Hollywood - Portrait of a Star
Stockholm City Theatre
by Ronald Hallgren


Reducing the complexity of Hollywood – Portrait of a Star down so that it could be easily run by one operator was not only efficient, but a necessity.  With 23 actors/dancers, each with a wireless mic, making certain that each was heard and not heard at the appropriate times was critical.  Automation was key, as several numbers had rapid-fire one-liners delivered by the 18-member ensemble, sometimes lines of one singer overlapping lines of another in mid-sentence – this would have been a nightmare to try to handle manually! 

We were also dealing with a pre-recorded orchestra, a live orchestra, sound effects, and even video.  We still ended up using one operator!

We caught a break when the composer insisted that, for all but three numbers, the orchestra be pre-recorded and a click-track used.  This gave us the opportunity to run almost the entire show on time code and do even more things then we would have been able to do normally!  We were excited to use Stage Research SFX software.

Utilizing two computers running SFX, and a time code generator, the operator was able to manage the show with the click of a GO button.  The system is diagrammed below:


We ran the show from the one SFX GO button for the SFX Cue list that mainly contained MIDI Sysex cues that start the SMPTE generator.  Notice that the SMPTE generator sent time code to a video player and the hard disk player.  The time code also looped back into the SFX computer, which controlled the main Amek 501 mixer as well as was responsible for stopping the time code generator at the end of numbers.  The mixer was controlled from SFX through RS-232 commands and handled the mute, VCA routing, and aux 1 and aux 2 on/off automation.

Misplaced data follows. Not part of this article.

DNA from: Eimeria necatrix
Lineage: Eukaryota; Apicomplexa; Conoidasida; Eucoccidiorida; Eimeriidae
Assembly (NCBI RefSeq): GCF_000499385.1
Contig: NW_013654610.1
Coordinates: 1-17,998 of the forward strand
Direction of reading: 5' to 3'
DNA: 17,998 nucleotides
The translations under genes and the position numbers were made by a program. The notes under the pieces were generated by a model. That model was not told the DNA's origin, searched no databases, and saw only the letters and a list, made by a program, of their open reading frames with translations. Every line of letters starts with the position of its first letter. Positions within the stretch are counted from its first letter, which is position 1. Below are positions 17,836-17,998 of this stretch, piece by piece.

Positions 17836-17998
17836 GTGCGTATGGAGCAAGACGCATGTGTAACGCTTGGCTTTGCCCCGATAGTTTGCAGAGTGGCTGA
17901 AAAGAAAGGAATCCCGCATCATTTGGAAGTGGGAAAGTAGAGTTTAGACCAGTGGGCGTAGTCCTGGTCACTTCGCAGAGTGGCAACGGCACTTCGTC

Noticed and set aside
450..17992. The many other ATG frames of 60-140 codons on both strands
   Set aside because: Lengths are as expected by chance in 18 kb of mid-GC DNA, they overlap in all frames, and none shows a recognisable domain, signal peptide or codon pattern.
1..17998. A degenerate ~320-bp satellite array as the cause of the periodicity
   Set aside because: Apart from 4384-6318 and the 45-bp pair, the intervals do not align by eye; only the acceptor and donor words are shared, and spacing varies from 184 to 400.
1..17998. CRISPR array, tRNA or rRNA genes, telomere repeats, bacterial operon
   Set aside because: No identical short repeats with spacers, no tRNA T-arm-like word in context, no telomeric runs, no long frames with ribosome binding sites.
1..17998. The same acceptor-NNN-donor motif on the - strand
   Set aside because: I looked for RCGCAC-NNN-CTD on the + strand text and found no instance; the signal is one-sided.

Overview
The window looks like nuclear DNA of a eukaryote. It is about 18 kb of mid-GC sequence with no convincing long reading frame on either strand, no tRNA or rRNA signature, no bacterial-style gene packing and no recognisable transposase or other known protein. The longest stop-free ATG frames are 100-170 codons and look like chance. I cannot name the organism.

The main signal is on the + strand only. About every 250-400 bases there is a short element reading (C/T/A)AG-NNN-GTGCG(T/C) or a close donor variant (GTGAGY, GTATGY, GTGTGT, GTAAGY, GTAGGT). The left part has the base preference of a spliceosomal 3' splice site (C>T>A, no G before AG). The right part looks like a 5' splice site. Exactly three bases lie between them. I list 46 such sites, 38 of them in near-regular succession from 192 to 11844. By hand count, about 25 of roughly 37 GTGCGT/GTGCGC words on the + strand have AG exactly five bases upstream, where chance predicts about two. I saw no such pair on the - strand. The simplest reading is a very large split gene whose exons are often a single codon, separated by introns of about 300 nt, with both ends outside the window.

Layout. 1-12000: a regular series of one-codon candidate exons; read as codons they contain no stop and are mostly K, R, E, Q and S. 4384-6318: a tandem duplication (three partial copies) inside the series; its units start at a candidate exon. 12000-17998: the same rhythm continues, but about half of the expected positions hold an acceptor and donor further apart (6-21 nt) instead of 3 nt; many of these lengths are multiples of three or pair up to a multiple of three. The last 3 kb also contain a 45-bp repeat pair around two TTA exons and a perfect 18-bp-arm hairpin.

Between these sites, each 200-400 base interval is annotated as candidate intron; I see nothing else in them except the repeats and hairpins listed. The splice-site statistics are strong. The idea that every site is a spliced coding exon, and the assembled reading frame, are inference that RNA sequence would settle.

A second SFX computer was also completely slaving to the time code, and was responsible for playing back sound effects and controlling a Yamaha O2R mixer.  The O2R was used for the pre-recorded orchestra, the percussion mics, and the sound effects.

Running the show was then easy.  At the beginning of a number, or a sequence of numbers, we hit the SFX GO button, and the time code generator started.  All the sound effects, video, pre-recorded orchestra, live orchestra mics were automatically handled by the SFX computers, leaving the operator to concentrate on the wireless mics.

The main SFX computer, also slaving to time code, was sending commands to the Amek mixer to change cues.  The soloists were automatically routed to solo VCA when they have a solo line so you get a level raise and separate control of them.  There are 455 Amek cue changes, sometimes as quick as one per second.  The Yamaha had 63 cues.  At one point in the show, there was a short, spoken scene with video, but no music and no time code.  We solved this by cueing up to a point in time after the audio material and start the clock to trigger the film clip and a projector sound-effect, when the film and the sound effect ends, SFX is cueing up the starting the next song.

Finally, when a number ends, a time coded cue on the main SFX computer halts the time code generator.  At the next number, hit GO, and repeat.

A complex musical, boiled down to a single operator clicking a GO button and essentially riding master VCAs on the main mixer.  Superb!

Questions or comments may be directed to Ronald Hallgren, or the SFX Users Group.